There are a variety of conditions including migraines that can lead to pain in the right side of the head. Those that suffer from this condition will notice a sudden, debilitating pain on the right side of their heads. You should contact your doctor immediately to determine a proper course of treatments so you can seek relief as quickly as possible.
Migraines often begin to appear between childhood and early adulthood. These headaches begin with the prodrome period 1-2 days before the headache as symptoms start to take hold.
- Food cravings
- Uncontrollable yawning
- Neck stiffness
The aura will then occur just before or as the headache takes on. These may include motor, sensory, visual or verbal disturbances that build up over time, often lasting for 2-60 minutes.
- Vision loss
- Visual phenomena such as seeing flashes of light, spots or shapes
- Language or speech problems
- Pins and needles sensations in the legs and arms
If these symptoms are not treated a migraine can take hold. These can last for up to 72 hours but the severity of the symptoms will vary from person to person.
- Nausea or vomiting
- Pain on one or both sides of the head
- Blurred vision
- Throbbing or pulsating pain
- Lightheadedness or fainting
- Sensitivity to smells, light or sounds
- Pain relieving medications such as ibuprofen, aspirin or acetaminophen will reduce discomfort once a migraine has started.
- Triptans or ergots are commonly prescribed to help manage a migraine.
- Your doctor may prescribe opioid medications that contain ingredients like codeine if other medications are ineffective.
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Tension headaches can appear periodically with pain varying in intensity throughout the day.
- General muscle aches
- Mild sensitivity to noise or light
- Difficulty staying or falling asleep
- Chronic fatigue
- Mild to moderate pain in the front, top or side of the head
Symptoms are often more manageable when they first appear before they become more serious.
- Take over the counter pain killers, some of which can also be administered for prevention of these headaches.
- Avoid triggers for your headaches such as stressors.
- Your doctor can also prescribe stronger pain management drugs or antidepressants and blood pressure medication if home remedies are ineffective.
Cluster headaches often strike quickly without much warning. The pain of a cluster headache is often described as a penetrating or burning sensation, such as that of someone placing a hot poker in the eye. A cluster period can last for 6-12 weeks with symptoms being consistent in the periods when they appear, while episodic cluster headaches can occur for a week up to a year with a period of remission in between.
- Pain on one side of the head
- Excruciating pain around the eye, face, neck, shoulders and head
- Redness in the face or affected eye
- Stuffy nasal passages on one side of the face
- Excessive tearing
- Dropping eyelid
- Sweaty, pale skin
- Swelling around the affected eye
- Take abortive medications such as imitrex or triptans that are inhaled through an oxygen mask.
- Try intranasal lidocaine or ergotamine.
- Preventative medications can be used to decrease the severity and appearance of these headaches, including divalproex, prednisone, verapamil, lithium or ergotamine tartrate.
- In some cases surgery may be performed to block trigeminal nerves.
- Paralysis or numbness of the arm, leg or face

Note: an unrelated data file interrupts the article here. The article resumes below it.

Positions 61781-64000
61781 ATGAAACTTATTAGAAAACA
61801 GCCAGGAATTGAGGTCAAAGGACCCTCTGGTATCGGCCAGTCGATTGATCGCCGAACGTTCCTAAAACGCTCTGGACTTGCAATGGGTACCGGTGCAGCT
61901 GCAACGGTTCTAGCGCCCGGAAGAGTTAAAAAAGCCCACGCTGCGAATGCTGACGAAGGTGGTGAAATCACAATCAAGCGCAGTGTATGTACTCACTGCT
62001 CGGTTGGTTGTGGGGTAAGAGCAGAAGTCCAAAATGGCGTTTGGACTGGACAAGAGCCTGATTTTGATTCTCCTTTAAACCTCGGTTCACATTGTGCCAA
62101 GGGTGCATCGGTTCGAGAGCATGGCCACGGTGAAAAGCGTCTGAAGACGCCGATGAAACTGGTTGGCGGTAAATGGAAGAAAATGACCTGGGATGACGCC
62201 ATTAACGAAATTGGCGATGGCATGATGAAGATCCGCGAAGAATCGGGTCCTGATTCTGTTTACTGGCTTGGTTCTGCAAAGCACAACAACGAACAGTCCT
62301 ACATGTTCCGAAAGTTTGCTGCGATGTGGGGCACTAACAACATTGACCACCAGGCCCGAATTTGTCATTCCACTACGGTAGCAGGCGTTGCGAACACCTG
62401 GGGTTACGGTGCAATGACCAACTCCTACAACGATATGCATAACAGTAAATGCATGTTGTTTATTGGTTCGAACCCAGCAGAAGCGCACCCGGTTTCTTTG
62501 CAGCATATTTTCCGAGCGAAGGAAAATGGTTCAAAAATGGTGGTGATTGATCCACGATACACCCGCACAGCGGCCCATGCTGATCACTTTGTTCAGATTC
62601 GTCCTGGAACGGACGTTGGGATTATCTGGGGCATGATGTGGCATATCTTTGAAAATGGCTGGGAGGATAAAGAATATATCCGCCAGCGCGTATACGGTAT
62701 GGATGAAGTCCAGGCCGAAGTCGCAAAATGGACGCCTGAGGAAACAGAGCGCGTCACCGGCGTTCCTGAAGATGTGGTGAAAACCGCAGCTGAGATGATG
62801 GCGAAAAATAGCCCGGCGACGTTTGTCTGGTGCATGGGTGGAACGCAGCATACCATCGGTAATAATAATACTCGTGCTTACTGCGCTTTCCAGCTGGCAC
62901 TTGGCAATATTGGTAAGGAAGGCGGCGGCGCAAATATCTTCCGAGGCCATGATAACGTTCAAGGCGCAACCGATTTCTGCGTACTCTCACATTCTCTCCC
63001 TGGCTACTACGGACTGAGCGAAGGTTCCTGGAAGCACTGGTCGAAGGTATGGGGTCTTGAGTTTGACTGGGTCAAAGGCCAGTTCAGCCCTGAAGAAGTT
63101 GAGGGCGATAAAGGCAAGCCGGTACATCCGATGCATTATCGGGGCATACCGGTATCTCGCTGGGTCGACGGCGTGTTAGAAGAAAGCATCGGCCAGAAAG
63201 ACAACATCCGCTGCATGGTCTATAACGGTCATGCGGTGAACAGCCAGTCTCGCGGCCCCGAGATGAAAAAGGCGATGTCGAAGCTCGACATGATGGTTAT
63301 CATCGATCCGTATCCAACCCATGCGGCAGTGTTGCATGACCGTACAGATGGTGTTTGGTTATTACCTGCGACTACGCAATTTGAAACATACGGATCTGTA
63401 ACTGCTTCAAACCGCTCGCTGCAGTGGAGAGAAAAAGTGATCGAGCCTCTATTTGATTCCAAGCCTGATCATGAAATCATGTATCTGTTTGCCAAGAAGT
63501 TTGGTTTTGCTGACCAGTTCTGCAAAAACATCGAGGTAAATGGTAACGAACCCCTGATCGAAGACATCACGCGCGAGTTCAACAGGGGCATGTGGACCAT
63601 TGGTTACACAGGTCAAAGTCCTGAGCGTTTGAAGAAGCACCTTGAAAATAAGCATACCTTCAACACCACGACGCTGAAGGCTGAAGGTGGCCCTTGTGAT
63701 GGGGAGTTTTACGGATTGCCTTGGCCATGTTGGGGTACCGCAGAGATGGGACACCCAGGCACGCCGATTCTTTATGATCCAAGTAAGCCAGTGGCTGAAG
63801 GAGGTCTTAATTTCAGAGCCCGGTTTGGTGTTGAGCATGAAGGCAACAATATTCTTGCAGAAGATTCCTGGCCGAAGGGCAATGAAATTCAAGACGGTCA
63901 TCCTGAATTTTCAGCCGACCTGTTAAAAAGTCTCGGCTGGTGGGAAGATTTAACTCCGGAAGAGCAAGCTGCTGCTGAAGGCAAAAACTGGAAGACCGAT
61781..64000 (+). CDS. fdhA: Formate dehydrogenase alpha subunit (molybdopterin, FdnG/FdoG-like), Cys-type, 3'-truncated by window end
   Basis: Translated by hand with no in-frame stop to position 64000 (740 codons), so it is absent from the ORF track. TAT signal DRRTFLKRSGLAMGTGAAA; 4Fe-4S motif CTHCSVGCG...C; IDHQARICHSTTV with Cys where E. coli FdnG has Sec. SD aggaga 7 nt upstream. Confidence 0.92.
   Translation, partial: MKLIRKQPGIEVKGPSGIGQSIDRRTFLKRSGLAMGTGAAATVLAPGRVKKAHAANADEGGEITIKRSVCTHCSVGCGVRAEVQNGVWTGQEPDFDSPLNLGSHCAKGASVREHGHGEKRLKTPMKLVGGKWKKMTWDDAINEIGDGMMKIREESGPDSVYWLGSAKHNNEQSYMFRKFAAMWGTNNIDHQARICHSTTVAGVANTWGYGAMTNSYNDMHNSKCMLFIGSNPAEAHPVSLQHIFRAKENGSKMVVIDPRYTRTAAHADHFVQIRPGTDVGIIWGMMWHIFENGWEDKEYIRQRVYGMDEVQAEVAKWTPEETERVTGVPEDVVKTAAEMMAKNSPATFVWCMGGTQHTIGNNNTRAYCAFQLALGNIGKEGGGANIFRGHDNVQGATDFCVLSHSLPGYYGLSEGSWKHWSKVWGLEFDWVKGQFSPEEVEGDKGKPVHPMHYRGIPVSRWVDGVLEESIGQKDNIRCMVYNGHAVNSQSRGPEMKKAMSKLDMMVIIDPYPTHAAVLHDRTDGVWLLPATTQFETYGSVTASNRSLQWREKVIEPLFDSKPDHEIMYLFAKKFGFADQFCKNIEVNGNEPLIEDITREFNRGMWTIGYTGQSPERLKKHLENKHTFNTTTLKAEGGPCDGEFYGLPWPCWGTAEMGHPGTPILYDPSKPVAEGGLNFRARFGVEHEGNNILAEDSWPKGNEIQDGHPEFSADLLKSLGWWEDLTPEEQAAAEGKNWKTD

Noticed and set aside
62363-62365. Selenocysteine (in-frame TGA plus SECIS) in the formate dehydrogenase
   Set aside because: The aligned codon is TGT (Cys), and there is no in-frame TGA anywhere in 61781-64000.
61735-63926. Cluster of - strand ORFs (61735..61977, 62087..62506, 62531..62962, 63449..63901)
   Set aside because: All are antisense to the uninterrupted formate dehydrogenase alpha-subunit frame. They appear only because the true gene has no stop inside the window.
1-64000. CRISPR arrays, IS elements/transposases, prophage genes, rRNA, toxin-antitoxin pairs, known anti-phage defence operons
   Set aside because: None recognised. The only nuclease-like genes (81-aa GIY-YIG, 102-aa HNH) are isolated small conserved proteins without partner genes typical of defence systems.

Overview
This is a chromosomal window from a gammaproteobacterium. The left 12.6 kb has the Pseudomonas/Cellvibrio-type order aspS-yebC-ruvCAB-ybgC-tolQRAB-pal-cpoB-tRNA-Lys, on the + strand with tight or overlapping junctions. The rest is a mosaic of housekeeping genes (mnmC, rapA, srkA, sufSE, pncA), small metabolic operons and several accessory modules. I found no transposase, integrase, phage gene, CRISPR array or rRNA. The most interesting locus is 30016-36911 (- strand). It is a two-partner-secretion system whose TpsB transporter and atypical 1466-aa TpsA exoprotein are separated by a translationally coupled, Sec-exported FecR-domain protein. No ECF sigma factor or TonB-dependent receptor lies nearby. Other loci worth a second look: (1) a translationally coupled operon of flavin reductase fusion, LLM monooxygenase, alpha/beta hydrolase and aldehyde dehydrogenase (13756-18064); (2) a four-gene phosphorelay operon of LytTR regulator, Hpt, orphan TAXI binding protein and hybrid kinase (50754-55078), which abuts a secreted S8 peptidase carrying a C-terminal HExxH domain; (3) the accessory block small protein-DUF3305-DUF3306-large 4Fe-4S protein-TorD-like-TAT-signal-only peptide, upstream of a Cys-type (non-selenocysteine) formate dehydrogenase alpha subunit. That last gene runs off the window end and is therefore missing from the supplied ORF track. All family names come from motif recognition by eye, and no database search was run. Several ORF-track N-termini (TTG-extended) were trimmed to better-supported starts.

- Trouble walking, understanding or speaking
- Trouble seeing in one or both eyes
- If you are experiencing the signs of a stroke you should get emergency treatment right away.
- Taking aspirin may help to prevent blood clots which can prevent another stroke from occurring.
- You may be prescribed blood thinning drugs or an intravenous injection that will help to dissolve the blood clot quickly.
- Those that are at risk for stroke should maintain a healthy weight, exercise regularly and eat a healthy diet to keep their blood pressure down.
- Quit smoking and avoid foods high in saturated fat and cholesterol.
- If you have diabetes or sleep apnea, work to control your symptoms.
Brain aneurysms are a bulging blood vessel in the brain that can leak or rupture, leading to brain bleeding.
- A sudden, very severe headache
- Stiff neck
- Nausea or vomiting
- Sensitivity to light
- Blurred or double vision
- Drooping eyelid
- Loss of consciousness
An unruptured aneurysm may cause:
- Numbness on one side of the face
- Pain above or behind the eye
- Dilated pupil
- Drooping eyelid
- Vision changes or double vision
- Do not use recreational drugs, caffeine, or smoke.
- Follow a healthy diet and getting plenty of exercise to keep the blood pressure low.
- Avoid performing activities that cause you to strain your body as this could cause a sudden increase in blood pressure.
- Be careful when using aspirin as this can inhibit blood clotting which can be dangerous if your aneurysm begins to bleed.
- Pain relievers or calcium channel blockers can be used to treat the pain of an aneurysm while lowering the risk that they will burst.
- Intravenous injections can be used to prevent a stroke caused by the aneurysm.
- In some cases anti-seizure medications may be prescribed.
- General ill feeling
- Excessive sweating
- Jaw pain
- Muscle aches
- Loss of appetite
- Pain and stiffness in the joints
- Throbbing headache on one side of the head
- Weight loss
- Vision difficulties
- Reducing tissue damage around the affected area can help to restore blood flow.
- You will likely be prescribed corticosteroids or aspirin over 1-2 years to manage these symptoms.
- Avoid alcohol and smoking.
- Increase your intake of vitamin D and calcium and monitory your bone mineral density to keep on top of these conditions.
- Perform weight bearing exercise or take a walk.